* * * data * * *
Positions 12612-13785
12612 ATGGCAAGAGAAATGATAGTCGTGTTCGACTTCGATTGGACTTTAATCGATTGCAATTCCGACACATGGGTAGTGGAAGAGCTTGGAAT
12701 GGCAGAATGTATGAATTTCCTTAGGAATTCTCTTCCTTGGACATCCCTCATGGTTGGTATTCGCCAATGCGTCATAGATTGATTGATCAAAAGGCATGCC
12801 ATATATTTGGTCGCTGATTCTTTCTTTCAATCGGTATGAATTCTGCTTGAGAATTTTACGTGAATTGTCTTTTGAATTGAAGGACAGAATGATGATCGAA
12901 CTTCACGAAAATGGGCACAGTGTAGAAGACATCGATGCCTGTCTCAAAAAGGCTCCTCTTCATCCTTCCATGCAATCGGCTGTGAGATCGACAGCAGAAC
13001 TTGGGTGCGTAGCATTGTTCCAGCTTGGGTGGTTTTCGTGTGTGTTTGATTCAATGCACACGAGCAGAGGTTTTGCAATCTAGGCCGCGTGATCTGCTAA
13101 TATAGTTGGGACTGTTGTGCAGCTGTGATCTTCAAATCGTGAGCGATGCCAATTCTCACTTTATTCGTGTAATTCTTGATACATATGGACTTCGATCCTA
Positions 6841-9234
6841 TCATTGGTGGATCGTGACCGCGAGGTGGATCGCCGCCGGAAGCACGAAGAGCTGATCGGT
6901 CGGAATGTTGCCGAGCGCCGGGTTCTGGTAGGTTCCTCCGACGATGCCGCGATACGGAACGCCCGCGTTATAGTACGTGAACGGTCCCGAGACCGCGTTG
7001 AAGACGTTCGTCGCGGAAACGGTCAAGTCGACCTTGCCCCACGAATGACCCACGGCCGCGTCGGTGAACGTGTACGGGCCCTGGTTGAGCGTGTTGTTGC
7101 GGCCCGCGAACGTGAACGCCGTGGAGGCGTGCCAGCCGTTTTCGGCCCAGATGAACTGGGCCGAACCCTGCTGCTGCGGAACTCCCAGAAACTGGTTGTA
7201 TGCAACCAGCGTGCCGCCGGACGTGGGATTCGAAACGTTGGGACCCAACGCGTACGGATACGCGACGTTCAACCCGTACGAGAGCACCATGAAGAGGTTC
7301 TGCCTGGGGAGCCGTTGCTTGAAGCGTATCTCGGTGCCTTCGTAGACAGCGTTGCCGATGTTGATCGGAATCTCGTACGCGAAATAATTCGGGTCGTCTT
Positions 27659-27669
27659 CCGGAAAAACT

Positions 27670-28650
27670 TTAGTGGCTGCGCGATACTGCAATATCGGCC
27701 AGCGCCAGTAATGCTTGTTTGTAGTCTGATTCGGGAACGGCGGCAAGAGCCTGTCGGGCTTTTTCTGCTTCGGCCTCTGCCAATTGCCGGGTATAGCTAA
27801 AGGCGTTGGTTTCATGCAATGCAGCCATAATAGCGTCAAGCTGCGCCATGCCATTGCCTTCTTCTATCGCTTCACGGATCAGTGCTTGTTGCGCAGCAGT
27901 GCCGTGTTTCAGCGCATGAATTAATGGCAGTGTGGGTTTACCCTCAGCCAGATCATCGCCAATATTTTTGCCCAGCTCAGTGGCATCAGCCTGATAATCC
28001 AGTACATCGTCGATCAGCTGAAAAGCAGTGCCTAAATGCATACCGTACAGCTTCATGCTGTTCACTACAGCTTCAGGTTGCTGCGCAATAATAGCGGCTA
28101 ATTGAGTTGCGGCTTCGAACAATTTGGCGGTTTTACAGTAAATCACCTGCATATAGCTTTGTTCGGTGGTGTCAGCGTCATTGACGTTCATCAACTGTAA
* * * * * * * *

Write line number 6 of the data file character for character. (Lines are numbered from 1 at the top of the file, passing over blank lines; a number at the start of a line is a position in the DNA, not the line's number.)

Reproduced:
13001 TTGGGTGCGTAGCATTGTTCCAGCTTGGGTGGTTTTCGTGTGTGTTTGATTCAATGCACACGAGCAGAGGTTTTGCAATCTAGGCCGCGTGATCTGCTAA